Miles Teller appearances are as the next door kid but really carves a character out of Sutter. The denial or the defense mechanism Sutter poses to keep leading on with Aimee is enjoyably subtle. We wonder on the end game he has for Aimess as the eventual path of demise is blatant. Not because he is a bad kid but he is at the cross roads of what future lies ahead. He is happy in this world and he cannot deliver himself out of this comfortable womb. His introspection or the lack there of leads to drink more. One initially dismisses his problem with drinks on the discovery of alcohol as a kid but soon enough it is evident on that being his coping mechanism.

Sutter’s mom (Jennifer Jason Leigh) has protected him from the truth of his dad as any parent would. Their interaction in the film though minimal provides a backstory automatically. Actors like Miles Teller and Jennifer Jason Leigh establish that from simple lines in a script. Take Bob Odenkirk as Sutter’s boss in the clothing store. Teller and Odenkirk exactly have two scenes in the film with 3-4 lines in each of it. Yet the depth of their relationship is impregnated in the audience’s mind when they depart. Same with Sutter’s sister Holly (Mary Elizabeth Winstead) or with his Math teacher (Andre Royo, the ever impressive “Bubbles” from the TV Series “The Wire”). All these are brilliant actors who with the right aid of writing and their performance make us understand Sutter more than he poses to be.

Sutter while does not have the greatest issue or the hardship in life has the regular issues that has clouded the society of several need for more in anything. Take it independence, relationship which results in heartbreak or emotional trauma. Nevertheless, it can germinate a different kind of beautiful relationship and experience out of it. How one come out of it defines and makes them a better person like any other situation or experiences in life. Sutter has his intervention and so does many kids of his age in this day. Director James Ponsoldt establishes those unintended yet properly placed notions in the film.

“The Spectacular Now” showcases Miles Teller and Shailene Woodley (who again was impressive in “The Descendants”). It is also about the possibility and the simplicity of a film that can work through the mundaneness of the life it poses to be to into something beautiful. The interaction we go through in our life and the impression we want to make are the nature of our social existence. Even in the goodness of helping others we define our happiness. The complications of several wirings in our psyche beckons to wonder on why we are simultaneously an emotional being and seriously self aware and embarrassed about it. “The Spectacular Now” addresses it in the c’est la vie per se and gently brushes our inner mind into the complexities that can be simply untangled by the best of the people.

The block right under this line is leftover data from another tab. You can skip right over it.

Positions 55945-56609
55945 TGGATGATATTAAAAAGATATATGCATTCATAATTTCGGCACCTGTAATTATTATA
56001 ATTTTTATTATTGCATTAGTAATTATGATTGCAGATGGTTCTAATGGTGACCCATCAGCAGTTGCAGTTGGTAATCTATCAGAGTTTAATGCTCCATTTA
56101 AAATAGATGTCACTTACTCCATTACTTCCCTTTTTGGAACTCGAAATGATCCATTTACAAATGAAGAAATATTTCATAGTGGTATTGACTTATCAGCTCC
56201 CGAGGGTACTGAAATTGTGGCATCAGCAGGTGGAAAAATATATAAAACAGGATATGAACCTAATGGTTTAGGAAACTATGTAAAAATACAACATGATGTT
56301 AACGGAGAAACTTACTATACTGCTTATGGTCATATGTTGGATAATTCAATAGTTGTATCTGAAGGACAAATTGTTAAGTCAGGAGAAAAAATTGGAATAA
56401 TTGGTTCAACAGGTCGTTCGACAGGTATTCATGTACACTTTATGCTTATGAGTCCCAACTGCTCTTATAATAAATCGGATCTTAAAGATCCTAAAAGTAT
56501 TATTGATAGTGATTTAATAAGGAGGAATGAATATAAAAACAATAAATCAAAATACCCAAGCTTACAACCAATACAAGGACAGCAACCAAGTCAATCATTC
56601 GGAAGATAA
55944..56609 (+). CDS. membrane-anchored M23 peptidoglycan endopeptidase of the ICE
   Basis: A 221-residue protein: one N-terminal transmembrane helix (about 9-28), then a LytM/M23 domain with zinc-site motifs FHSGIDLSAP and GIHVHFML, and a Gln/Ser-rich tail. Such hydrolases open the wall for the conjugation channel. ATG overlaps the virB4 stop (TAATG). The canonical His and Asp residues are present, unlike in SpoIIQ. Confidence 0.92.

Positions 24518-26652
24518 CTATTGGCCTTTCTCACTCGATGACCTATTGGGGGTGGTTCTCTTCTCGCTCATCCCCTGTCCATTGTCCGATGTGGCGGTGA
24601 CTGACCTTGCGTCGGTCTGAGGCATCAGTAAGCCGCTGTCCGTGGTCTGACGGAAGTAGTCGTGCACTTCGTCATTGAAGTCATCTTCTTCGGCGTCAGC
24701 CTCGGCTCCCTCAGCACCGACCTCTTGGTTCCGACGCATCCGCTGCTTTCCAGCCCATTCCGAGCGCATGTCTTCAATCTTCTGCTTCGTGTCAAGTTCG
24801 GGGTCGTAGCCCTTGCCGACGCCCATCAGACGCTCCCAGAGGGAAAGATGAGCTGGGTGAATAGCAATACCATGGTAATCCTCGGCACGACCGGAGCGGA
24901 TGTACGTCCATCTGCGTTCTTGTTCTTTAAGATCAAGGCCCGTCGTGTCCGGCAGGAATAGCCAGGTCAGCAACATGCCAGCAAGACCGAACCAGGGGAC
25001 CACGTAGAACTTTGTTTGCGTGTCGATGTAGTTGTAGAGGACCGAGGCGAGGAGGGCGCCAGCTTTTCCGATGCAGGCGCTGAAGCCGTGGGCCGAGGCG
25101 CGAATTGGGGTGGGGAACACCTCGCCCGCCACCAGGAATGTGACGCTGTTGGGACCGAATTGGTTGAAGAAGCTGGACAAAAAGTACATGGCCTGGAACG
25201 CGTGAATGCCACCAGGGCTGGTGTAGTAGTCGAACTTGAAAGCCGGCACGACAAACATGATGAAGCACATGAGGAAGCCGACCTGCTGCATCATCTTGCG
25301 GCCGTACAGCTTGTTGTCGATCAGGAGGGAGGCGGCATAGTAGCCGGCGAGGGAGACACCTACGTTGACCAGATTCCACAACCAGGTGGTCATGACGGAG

Sunday, July 20, 2014

"Edge of Tomorrow" (2014) - Movie Review

“Edge of Tomorrow” might be the most solid summer entertainer that has arrived in a long time in the past few years. When it is said “solid entertainer”, it does not translate into discarding the intelligence of its audience and pummel them with metal clanking CGI action idiocies. It means that it has sense, common sense and lot more respect for the people who are not only arrive to be entertained but also have a brain they can flex. This does not also translate into complex plot that are aimed at intense connoisseurs hunting for profound meaning that might not exist. It means that good entertainment can be made to appear as simple while unfurling a complex run of screenplay.

Director Doug Liman does keep the aliens as the wormy creature as it has always been portrayed. It is clunky, enormous and versatile in moving underground and underwater.  Yet they are an objective and they have selective power just enough to give the film the needed believability in its ice thin explanation. The world is slowly being taken over by these beings. As majority of Europe is taken over, there is hope in the new form of war suit. It provides the modern day soldier the tools to survive may be more than 5 minutes in the battlefield filled with these “mimics”. That is the first premise. Then “Edge of Tomorrow” builds on it and slowly we believe in the world Liman and his team creates.